“Where there is quality, there is no compromise.” This is the philosophy that guides Giulio Bertrand, the owner of Morgenster Wine & Olive Estate in Somerset West. This is what inspired his decision, in the early 90s, to start producing olive oil when an olive oil culture didn’t exist in South Africa. And it is this philosophy that has ensured the Morgenster’s Bordeaux and Italian styled wines, and its extra virgin olive oil are consistently judged to be among the best in the world.
When Bertrand bought the estate in 1992, he moved from Piedmont, Italy; the same journey that Morgenster’s first owner, Jacques Malan, had made more than 300 years earlier. If owning such an exquisite piece of South African wine history might have been what drove Bertrand to put down roots, it’s his eye to the future that will help strengthen these roots.
It was unsurprising, then, that the olive-oil pioneer would turn to technology to upgrade his estate and approach Absa’s Business Banking team to help finance a solar solution to powering production. Justin Schmidt, Head of Renewable Energy, is keen to stress that financing is tailored to suit each customer’s unique needs. Given the 300-year history, Morgenster, and most customers in the agricultural sector is in it for the long-term and appreciate finance solutions over a longer tenure. Specifically, in Morgenster’s case, a period of ten years. While projects in the agricultural sector take longer to break even on their investment, due to the lower tariffs they are paying, structuring the loan repayments can allow for these to be comparatively cheaper than the cost of the power they’re replacing by producing their own. The potential savings, the decreased reliance on traditional power sources, and a reduced carbon footprint are drawing strong interest from the wine industry and the agricultural sector as a whole. Schmidt was talking from an event in the Winelands, where industry stalwarts are following in Bertrand’s footsteps and investing in the sustainability and longevity of the winemaking business in South Africa.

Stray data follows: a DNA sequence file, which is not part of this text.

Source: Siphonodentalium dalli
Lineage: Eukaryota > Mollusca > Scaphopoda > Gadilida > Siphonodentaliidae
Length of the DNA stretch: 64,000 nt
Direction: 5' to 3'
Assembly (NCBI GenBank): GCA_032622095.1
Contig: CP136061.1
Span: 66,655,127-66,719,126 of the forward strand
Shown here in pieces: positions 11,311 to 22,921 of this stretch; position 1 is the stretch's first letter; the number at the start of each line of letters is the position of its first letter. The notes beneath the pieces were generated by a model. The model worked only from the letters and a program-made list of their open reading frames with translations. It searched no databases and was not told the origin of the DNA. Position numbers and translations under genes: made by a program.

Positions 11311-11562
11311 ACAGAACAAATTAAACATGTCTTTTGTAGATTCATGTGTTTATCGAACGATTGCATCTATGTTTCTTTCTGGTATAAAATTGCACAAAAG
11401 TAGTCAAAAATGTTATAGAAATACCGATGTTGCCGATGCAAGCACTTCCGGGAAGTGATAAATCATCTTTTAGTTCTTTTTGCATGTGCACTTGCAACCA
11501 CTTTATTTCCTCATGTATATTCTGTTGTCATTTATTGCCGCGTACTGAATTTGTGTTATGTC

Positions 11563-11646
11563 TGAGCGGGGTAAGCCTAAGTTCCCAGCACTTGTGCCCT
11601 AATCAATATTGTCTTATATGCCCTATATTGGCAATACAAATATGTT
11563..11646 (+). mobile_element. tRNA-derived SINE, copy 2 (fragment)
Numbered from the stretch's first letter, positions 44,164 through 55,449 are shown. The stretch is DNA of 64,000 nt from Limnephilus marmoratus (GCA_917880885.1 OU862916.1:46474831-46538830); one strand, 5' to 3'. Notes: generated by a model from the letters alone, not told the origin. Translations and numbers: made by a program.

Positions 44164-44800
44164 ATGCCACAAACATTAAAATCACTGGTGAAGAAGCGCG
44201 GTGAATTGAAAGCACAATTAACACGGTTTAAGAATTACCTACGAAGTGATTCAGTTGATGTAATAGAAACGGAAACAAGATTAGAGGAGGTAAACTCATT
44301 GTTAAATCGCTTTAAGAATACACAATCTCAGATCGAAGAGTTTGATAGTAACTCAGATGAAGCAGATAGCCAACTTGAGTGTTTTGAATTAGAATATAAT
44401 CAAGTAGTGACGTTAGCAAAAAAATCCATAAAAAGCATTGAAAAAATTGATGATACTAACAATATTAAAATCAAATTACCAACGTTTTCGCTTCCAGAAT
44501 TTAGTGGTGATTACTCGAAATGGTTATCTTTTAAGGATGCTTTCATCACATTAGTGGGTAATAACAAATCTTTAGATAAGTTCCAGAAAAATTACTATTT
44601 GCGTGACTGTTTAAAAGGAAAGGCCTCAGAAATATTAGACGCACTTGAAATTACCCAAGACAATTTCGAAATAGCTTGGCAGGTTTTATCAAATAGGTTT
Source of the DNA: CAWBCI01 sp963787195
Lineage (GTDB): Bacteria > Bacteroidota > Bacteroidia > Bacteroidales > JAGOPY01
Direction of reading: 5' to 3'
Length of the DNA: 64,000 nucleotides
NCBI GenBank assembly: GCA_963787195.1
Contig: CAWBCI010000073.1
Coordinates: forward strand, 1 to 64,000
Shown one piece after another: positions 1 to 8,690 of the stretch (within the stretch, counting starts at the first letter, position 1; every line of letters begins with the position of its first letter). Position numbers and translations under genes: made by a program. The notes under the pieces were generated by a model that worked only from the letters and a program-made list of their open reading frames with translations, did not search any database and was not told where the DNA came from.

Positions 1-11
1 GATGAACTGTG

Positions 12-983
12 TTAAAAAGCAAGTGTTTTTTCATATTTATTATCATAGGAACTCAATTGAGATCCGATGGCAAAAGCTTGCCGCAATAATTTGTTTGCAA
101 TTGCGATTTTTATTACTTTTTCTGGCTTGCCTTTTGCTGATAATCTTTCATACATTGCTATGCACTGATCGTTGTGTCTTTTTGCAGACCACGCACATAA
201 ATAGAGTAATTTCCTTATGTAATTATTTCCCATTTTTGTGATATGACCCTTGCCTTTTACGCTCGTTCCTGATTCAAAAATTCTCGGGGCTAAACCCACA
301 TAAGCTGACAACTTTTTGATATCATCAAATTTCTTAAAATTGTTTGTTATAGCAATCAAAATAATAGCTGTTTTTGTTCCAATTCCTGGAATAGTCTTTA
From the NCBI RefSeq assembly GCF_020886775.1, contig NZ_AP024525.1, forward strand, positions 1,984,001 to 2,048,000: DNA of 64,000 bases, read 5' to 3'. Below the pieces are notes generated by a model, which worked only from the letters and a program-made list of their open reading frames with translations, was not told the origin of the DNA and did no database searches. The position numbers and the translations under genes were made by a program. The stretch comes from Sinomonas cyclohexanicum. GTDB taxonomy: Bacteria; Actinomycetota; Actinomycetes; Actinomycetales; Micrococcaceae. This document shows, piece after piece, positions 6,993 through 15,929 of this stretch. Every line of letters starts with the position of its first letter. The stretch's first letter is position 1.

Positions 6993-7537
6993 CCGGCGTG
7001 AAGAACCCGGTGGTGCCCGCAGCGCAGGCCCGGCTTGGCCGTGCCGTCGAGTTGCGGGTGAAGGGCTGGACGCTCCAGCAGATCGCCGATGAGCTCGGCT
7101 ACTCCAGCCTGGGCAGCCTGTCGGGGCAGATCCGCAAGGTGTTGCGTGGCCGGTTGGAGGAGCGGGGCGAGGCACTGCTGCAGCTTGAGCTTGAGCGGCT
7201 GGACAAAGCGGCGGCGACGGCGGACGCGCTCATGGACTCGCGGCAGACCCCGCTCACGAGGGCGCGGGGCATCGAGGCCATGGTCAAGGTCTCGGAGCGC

A climate ideal for growing grapes and olives is also perfectly suited to harvesting solar energy. A two year feasibility study showed maximum energy use in the wine cellar and elsewhere on the farm matches sunshine hours. So, in late 2016, the installation of solar photovoltaic (PV) began on the Morgenster Wine & Olive Estate. A solar PV system is made up of solar cells that point towards the sun, which an inverter then converts from direct current (DC) into usable alternating current (AC). A well-maintained system can have a lifespan of more than twenty years and can be paid off in less than half that time.
On Morgenster, the solar power generated is already providing almost two-thirds of the electricity needed to run the wine cellar, olive factory, tasting room, restaurant, the homes on the estate, and agricultural equipment; greatly reducing the environmental impact of the estate.
And has this switch to renewable energy had any effect on the olive oil produced on the estate? At the annual Morgenster olive harvest festival, in May 2017, Bertrand declared the quality of 2017 oil as fantastic. Their world-renowned extra virgin olive was once again one of the winners in this year’s Absa Top 10 Olive Oil Awards in the Intense Flavour category.
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Disclaimer: The advice contained on this blog is for general purposes only and does not take into account individual circumstances, objectives or financial needs. Accordingly, readers are advised to seek appropriate advice from licensed professionals prior to making any investment, or taking up a financial product or service.